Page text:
Truly, Yolanda Prosser (Retired Schoolteacher) G J Prosser (Retired Banker and Sloan Fellow)

Check out the give many program - [3]. You are talking about spending $10,000 for 50 laptops; under this program you'd spend $30,000 for 100 laptops (and would be donating 50 laptops to a location of OLPC's choice). That's the best that's on offer. Or you could just do normal G1G1 and spend $20,000 for 50 laptops. Homunq 22:15, 3 November 2007 (EDT)
Clarification: I don't know much about the project, haven't yet met Graham and Yolanda in person or talked with them extensively online, and can't speak for their proposal one way or the other, but when Graham mentioned it briefly via email I suggested that they post a proposal on the wiki (more detail always helps) and suggested the same thing as Homunq with the GMGM program for slightly later on. Just wanted to clarify that "engaged" doesn't necessarily mean "endorsed" yet. Mel Chua 19:45, 6 November 2007 (EST)

OLPC news blog

This topic grew to be too big, and has been removed to the discussion page at OLPC News.


Educational Foundation for the Children of Fiji It's purpose is to build a All ECO- Conservation state of the art school campus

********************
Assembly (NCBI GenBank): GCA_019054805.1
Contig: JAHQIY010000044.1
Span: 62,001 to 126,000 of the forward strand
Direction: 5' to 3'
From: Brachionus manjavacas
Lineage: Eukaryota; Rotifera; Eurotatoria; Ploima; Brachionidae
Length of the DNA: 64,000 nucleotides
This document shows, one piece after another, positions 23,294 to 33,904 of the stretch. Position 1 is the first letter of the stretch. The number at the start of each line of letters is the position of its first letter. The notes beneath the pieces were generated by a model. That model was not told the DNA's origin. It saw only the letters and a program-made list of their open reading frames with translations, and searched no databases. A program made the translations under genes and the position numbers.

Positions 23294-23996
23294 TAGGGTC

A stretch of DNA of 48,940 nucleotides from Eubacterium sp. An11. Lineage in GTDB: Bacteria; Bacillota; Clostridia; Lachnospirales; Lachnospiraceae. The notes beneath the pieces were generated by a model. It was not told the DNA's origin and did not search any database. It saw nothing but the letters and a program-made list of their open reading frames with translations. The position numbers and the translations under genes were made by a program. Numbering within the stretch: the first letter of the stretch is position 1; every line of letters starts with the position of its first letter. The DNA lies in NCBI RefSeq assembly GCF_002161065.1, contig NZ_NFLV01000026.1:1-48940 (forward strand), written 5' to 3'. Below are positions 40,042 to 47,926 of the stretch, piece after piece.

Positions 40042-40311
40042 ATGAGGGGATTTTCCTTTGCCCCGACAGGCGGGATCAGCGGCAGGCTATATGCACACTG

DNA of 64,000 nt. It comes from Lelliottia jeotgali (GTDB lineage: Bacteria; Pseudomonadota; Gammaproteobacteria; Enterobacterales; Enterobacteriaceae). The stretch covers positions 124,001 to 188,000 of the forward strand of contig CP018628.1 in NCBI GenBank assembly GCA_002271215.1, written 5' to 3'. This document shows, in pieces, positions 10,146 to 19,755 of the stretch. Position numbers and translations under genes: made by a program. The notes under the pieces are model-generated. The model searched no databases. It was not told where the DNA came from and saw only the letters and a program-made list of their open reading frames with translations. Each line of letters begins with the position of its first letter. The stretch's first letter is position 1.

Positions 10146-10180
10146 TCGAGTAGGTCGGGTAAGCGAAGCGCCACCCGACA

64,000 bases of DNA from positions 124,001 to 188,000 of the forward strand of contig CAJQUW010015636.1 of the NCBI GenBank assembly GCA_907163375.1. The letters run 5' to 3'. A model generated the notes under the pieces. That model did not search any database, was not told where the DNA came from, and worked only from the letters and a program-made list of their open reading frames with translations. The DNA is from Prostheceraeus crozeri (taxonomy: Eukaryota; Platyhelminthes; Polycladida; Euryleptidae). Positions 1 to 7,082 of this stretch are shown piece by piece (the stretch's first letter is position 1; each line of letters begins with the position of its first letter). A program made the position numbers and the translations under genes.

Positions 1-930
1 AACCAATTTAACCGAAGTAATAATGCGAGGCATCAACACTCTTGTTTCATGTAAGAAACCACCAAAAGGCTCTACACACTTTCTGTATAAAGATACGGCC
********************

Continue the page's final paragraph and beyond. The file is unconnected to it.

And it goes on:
for 10,000 students in Fiji that has been entrusted for 550 years or the life of the school the ages of the students will be K-College. 

These students will be eqipped to go on to become the future leaders that God intended for them to be. Our Goals are to equip, encourage and empower. Carol Wachniak VP

Durable laptops for children with disabilities "schools"

What a brilliant idea, at last a durable computer for a child. I am so disappointed that these computers are not able to be purchased by the general public. Not only are these laptops brilliant for children in developing countries, but for students in schools with disabilities they would be a god-send. Please please make these laptops available to the general public and in Australia too!


Kids in developing nations are starving...maybe meeting their basic needs (food and shelter) should be your focus.

May be its time to educate them rather than just feed them. Let's look to future not just today. One of those kids will have a chance to change his/her community to be independent. Bahram Nov 24, 2007